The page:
“By all means, marry. If you get a good wife, you’ll become happy; if you get a bad one, you’ll become a philosopher.”
From time to time I stop to write about my family and my personal life. There are several reasons for this. I was not married to Anna, nothing of what you see on this blog would exist. Being partners working on a shared vision and being married at the same time is a tremendous stress on any relationship. We have had our share of arguments and came out stronger and still together. The three children we have are a true blessing, but also quite a handful. Balancing our work and our personal life has never been easy, and we are still struggling to get it right. In this post I am not going to teach you anything, instead I will share some thoughts that I have after 10 years of marriage [celebrated October 7th 2015].
Every couple can be a power couple
There is this strange dream of being a power couple, a perfect synergy of strengthes and goals that enables each partner to get everything that he or she wants. Maybe some people have it, I did not meet these people yet. I did meet many couples working very hard to achieve common goals, trying desparately to protect each other from external threats and self-destructive behaviors. Does it always succeed? Not really. But if the relationship is honest and partners care for each other they will do much more good than damage. Instictively we choose our partners to be like ouselves or complete opposites of ourselves in selected areas. The things in which both partners are strong generate common goals, and the things in which partners complement each other become the basis of synergy of every power couple. Then there is a lot of hard work together, attempts to learn from each other, active search for how to open doors for each other and simple determination not to give up. This is a lot of hard work fuelled by very simple ideas. Every couple should be able to do this, provided both partners choose a common goal.
Be happy here and now
Generally there are more reasons to be grumpy about marriage than there are to be greatful. Gratitude is a skill not everybody can stomack, even if it makes us happier.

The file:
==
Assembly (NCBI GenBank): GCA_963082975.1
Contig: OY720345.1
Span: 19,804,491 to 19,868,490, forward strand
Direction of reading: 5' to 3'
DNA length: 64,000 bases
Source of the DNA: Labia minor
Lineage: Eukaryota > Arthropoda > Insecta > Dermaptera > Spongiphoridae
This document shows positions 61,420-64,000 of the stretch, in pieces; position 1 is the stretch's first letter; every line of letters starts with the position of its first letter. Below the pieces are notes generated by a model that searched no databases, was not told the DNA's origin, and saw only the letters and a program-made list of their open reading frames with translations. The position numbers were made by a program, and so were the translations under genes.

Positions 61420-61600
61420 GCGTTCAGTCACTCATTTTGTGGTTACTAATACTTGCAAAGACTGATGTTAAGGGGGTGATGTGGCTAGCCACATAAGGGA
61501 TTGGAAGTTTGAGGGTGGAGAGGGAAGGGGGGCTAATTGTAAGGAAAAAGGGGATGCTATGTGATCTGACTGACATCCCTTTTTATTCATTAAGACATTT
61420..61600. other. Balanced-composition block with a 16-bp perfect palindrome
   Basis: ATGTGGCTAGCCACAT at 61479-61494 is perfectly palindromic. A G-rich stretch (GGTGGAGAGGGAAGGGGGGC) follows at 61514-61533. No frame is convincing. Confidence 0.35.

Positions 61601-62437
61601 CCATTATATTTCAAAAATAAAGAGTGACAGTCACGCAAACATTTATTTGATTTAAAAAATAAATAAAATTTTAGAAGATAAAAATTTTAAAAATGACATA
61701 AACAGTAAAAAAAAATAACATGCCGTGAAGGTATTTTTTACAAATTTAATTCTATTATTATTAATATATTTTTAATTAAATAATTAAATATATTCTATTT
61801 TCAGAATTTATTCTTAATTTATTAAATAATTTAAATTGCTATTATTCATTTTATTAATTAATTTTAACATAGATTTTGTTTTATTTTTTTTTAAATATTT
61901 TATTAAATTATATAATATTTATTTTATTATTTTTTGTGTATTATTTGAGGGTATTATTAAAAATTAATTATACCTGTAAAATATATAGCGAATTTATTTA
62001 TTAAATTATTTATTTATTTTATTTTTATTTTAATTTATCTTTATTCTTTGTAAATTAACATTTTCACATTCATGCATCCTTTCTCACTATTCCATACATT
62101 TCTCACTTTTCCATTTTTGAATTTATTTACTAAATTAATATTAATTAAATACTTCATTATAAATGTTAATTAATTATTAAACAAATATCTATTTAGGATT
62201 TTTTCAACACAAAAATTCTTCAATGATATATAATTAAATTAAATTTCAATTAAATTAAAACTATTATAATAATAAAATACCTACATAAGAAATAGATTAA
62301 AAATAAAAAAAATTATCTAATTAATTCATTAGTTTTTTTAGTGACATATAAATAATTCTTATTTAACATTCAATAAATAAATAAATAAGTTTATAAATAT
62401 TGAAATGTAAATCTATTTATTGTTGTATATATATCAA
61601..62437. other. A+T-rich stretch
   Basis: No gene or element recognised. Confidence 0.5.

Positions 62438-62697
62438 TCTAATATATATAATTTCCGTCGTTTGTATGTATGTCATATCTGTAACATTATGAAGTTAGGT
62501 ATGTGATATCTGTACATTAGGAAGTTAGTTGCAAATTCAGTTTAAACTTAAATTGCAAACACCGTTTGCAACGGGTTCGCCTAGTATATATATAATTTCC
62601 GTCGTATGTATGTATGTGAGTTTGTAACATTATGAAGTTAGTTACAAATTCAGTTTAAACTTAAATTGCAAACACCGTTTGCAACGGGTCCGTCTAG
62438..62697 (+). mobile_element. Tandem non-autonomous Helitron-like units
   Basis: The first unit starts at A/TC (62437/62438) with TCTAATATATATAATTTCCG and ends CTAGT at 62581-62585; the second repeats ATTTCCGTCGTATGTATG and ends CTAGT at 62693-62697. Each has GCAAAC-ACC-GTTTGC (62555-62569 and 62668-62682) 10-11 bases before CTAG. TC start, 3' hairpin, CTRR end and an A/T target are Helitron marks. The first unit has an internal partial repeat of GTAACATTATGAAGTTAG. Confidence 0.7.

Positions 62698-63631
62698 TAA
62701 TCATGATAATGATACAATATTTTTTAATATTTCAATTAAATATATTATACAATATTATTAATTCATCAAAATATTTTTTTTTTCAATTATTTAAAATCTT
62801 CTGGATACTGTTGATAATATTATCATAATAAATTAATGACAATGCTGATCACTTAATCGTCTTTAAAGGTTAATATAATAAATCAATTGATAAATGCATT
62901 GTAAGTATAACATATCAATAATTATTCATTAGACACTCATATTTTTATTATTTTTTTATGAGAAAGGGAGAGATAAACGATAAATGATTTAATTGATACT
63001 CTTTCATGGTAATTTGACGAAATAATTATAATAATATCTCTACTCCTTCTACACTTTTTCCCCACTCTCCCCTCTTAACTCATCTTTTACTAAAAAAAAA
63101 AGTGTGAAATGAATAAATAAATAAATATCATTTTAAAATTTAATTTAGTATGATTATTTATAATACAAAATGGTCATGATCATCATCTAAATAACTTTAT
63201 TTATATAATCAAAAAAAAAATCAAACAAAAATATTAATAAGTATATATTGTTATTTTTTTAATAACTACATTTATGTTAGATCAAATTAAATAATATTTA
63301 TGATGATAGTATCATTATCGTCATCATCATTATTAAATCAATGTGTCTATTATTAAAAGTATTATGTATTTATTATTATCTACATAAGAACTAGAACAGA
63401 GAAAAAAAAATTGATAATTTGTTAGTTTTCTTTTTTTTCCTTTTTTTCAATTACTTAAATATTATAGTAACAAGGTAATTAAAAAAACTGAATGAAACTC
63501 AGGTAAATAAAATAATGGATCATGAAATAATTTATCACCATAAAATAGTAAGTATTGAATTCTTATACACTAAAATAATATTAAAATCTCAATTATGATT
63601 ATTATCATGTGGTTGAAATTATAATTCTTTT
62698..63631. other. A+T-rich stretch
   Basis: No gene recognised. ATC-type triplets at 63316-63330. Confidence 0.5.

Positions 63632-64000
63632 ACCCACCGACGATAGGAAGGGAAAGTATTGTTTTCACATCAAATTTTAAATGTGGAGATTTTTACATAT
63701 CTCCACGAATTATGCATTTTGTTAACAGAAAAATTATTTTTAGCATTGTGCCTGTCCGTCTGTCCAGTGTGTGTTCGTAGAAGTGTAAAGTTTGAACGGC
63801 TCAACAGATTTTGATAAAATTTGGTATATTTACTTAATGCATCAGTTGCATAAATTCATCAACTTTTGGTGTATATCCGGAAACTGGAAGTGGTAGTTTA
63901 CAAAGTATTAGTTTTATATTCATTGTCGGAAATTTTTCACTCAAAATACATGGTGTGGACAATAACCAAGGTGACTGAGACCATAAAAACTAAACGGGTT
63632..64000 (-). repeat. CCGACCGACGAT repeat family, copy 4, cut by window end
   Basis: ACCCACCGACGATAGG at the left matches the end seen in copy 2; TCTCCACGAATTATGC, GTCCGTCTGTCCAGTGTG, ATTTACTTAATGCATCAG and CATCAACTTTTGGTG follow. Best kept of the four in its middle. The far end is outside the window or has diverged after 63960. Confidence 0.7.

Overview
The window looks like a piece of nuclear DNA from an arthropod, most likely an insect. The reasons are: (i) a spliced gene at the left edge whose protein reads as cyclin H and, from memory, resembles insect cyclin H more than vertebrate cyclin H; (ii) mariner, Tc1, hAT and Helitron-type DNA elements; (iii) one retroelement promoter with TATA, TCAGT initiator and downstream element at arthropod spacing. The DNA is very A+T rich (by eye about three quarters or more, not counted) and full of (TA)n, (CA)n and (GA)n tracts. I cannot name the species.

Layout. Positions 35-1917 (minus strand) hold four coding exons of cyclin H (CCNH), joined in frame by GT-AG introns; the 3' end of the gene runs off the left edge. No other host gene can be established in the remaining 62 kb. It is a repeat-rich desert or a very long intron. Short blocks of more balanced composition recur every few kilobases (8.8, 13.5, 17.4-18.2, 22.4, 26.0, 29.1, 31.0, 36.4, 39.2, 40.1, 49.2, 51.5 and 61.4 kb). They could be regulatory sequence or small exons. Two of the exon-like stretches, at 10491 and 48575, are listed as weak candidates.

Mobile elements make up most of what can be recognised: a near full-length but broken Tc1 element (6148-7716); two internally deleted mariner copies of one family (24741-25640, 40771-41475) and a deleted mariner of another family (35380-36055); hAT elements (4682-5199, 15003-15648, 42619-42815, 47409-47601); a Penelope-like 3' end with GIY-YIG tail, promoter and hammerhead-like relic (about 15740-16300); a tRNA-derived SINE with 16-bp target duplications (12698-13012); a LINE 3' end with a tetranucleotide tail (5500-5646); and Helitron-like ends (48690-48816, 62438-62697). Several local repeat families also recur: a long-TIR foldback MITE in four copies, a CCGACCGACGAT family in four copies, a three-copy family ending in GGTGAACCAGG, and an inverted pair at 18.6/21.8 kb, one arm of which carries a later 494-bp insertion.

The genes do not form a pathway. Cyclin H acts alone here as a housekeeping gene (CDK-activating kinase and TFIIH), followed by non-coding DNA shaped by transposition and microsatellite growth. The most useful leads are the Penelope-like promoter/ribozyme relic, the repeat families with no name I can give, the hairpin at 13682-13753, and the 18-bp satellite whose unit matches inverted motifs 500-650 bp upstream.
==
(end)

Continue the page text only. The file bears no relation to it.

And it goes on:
When we had just one kid, we had a lot of arguments as a couple. Not anymore.
Instead of trying to focus on what went wrong and how things can get better, we enjoy the short moments of quiet joy when nothing is getting seriously wrong around us.
The ability to be happy in the present did not came to me from years of meditation and mindfulness practice, but from years of damage control when the things are not as they should be.
If not, be a philospher
It is not realistic for most of us to experience eternal bliss all day long, day after day for years.
Definitely married life in modern society is not a step in this direction.
When things do fall apart, and they quite often do, I try to look at the situatiation from an outside perspective.
In the classical sense, a philosopher is someone who lives according to a way of life, whose focus is upon resolving existential questions about the human condition.
Most of our problems are very common problems, a part of what is called “human condition”. As such, they were studied extensively by many smart people.
It may sound quite stupid, but knowing [and visualizing] that others have the same problems, and often much harder problems, really helps me.
I feel more empathic to other people and in a way I feel for empathic to myself. Moreover, there is a good chance I find in literature a solution to my condition.
Probably vivid visualization and extremely high reading speed really help me here.
Choose means carefully
Choosing he right means to communicate with the partner is very hard.
We use external help to define the right formulation to activate each other in a good way – a motivating way that does not trigger conflict.
At the beginning it does not feel natural, but after being used several times these special sentences become an essetial part of the dialog.
The basis of each formulation is usually an assertive technique:”this is your behavior, it makes me feel …, let us search together for an acceptable solution: for example, in a similar situation one could…”
Sometimes anyone may appear to be “bad”
Nobody is perfect. Sometimes our partner is difficult, manipulative and appears to be bad. This is just a part of our lives, which we cannot eradicate. We can focus on reducing the frequency and radicality of negative behavior. And we should understand that sometimes there will be relapses. As long as each year is better than the year before it, we should be happy with our hard work.
Do tell your partner how much you appreciate the hard work and enjoy its results. It will make your life much better and may make your partner smile.